BLONDIE
The Curse of Blondie (Sanctuary)
One way or another, this New York City-formed rock band finds a way to keep it together and produce quality tunes. The follow-up to 1999’s No Exit (an album that put Blondie back on the charts thanks to the hit “Maria”) keeps the components that fans love together. The album shows that flaxen-haired singer Deborah Harry can still hit the high notes, and founding member Chris Stein, along with longtime drummer Clem Burke, holds true to the familiar sound that made the band, while adding some fresh touches that bring the group into 2004 — which they’ll be doing live when they return to touring in June.

CLINT BLACK
Spend My Time (Equity Music Group)
Mr. Black is back with his ninth studio album in a country music career that has covered a lot of ground since his 1989 debut, Killin’ Time. His latest features 12 brand-new numbers, solidifying the Texas-bred guitar picker’s longevity, and affirming that the respect he’s received in the business is much deserved. Several slow-tempo ballads of heartbreak complement the more driving stuff found on the boy-meets-girl “Everything I Need” and harmonica-infused “The Boogie Man.”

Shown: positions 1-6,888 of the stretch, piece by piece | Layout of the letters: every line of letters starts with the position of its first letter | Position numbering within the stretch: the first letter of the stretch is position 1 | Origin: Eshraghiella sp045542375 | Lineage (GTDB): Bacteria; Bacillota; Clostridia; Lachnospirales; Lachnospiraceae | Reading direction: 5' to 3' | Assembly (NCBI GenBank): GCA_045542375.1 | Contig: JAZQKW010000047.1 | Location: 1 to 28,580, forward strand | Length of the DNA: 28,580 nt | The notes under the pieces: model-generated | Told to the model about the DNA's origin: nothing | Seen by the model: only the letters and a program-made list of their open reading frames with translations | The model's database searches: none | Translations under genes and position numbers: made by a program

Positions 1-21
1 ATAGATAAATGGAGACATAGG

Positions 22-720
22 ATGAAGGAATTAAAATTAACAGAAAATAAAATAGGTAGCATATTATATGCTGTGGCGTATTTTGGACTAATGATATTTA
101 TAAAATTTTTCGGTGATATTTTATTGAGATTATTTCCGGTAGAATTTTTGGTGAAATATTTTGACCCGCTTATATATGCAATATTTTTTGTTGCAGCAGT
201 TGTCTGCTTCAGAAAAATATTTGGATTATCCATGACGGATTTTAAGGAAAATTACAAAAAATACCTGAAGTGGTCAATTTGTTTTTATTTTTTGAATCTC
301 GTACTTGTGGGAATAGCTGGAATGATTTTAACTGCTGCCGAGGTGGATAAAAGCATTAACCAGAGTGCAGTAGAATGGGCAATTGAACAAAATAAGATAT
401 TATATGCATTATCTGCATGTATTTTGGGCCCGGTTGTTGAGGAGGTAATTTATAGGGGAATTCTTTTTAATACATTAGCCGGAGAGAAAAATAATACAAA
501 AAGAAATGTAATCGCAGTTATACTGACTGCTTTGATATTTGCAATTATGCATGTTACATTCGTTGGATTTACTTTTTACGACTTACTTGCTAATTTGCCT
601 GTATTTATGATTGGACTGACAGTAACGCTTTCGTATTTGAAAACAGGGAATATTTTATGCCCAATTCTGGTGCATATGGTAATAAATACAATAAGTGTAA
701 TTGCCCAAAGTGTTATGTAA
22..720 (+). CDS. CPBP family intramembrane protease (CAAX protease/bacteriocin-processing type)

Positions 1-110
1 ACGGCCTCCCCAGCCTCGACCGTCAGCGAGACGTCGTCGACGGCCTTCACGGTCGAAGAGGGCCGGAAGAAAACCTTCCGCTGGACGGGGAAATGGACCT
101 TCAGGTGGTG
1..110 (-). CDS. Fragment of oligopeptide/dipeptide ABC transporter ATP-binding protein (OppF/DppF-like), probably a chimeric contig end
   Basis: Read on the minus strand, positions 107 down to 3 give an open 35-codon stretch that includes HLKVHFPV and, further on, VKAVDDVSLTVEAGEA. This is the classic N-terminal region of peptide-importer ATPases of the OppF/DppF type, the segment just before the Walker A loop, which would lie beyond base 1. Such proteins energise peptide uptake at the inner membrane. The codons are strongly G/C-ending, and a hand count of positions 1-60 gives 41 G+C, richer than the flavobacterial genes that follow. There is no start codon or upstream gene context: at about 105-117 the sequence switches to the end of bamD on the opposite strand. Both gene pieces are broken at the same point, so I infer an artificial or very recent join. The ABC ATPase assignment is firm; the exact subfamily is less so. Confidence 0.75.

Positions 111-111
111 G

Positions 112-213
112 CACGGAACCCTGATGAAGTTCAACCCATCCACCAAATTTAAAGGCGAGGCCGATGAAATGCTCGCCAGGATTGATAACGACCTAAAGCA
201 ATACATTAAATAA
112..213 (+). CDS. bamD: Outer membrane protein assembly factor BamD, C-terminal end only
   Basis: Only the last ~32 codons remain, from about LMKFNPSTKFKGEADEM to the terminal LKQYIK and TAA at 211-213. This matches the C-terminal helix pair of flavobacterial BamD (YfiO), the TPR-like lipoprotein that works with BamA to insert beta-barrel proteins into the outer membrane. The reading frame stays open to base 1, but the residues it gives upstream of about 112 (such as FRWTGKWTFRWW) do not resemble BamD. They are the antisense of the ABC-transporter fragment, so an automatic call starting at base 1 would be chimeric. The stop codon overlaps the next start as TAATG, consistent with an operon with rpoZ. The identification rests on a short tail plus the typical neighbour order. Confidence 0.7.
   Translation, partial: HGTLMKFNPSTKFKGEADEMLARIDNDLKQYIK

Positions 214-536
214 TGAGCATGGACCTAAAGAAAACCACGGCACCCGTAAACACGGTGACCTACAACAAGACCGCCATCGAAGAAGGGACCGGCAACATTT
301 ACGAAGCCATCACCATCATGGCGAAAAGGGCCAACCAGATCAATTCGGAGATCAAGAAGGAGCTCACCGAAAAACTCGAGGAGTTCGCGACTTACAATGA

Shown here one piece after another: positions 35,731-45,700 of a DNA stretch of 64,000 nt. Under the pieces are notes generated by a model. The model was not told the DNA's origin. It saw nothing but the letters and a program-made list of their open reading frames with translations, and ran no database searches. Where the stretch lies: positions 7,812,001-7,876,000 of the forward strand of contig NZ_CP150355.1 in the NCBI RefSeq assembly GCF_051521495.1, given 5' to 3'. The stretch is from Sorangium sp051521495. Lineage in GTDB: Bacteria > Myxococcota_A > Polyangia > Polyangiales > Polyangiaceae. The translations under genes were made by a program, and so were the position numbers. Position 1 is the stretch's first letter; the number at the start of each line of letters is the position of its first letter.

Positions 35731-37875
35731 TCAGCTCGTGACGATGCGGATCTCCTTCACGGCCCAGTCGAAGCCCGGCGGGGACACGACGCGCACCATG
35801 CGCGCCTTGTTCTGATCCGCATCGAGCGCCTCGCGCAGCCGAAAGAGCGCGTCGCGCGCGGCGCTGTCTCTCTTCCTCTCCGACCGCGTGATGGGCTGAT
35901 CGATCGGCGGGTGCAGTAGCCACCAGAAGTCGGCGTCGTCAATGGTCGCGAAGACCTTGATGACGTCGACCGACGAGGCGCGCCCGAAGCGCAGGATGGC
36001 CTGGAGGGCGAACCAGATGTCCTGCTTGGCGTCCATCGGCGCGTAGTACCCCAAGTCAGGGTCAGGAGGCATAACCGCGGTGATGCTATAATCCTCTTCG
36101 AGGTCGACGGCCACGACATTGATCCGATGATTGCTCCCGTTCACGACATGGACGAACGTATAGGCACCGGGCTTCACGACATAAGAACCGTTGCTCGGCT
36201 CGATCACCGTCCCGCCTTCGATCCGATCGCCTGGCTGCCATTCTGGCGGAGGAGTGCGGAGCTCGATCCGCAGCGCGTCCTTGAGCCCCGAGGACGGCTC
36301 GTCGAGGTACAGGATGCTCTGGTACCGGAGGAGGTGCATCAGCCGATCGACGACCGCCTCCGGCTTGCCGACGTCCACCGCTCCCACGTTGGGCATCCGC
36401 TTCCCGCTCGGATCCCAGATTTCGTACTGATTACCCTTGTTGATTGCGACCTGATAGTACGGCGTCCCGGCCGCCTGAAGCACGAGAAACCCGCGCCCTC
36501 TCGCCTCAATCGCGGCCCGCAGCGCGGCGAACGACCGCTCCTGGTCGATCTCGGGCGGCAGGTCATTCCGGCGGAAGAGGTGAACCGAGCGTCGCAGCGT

WYNTON MARSALIS QUARTET
The Magic Hour (Blue Note)
The second-oldest brother of the talented “First Family of Jazz” returns on the scene with this, his 45th album and debut release for the legendary Blue Note jazz label. Joining the trumpeter/bandleader/composer on Hour are members of his quartet, who provide the perfect backdrop to eight numbers that Marsalis says cover the “four basic attitudes of jazz”: Afro-Hispanic rhythm, blues, 4/4 swing, and ballad. World-renowned vocalists Dianne Reeves and Bobby McFerrin also lend their talents.
— JAMES E. MAYFIELD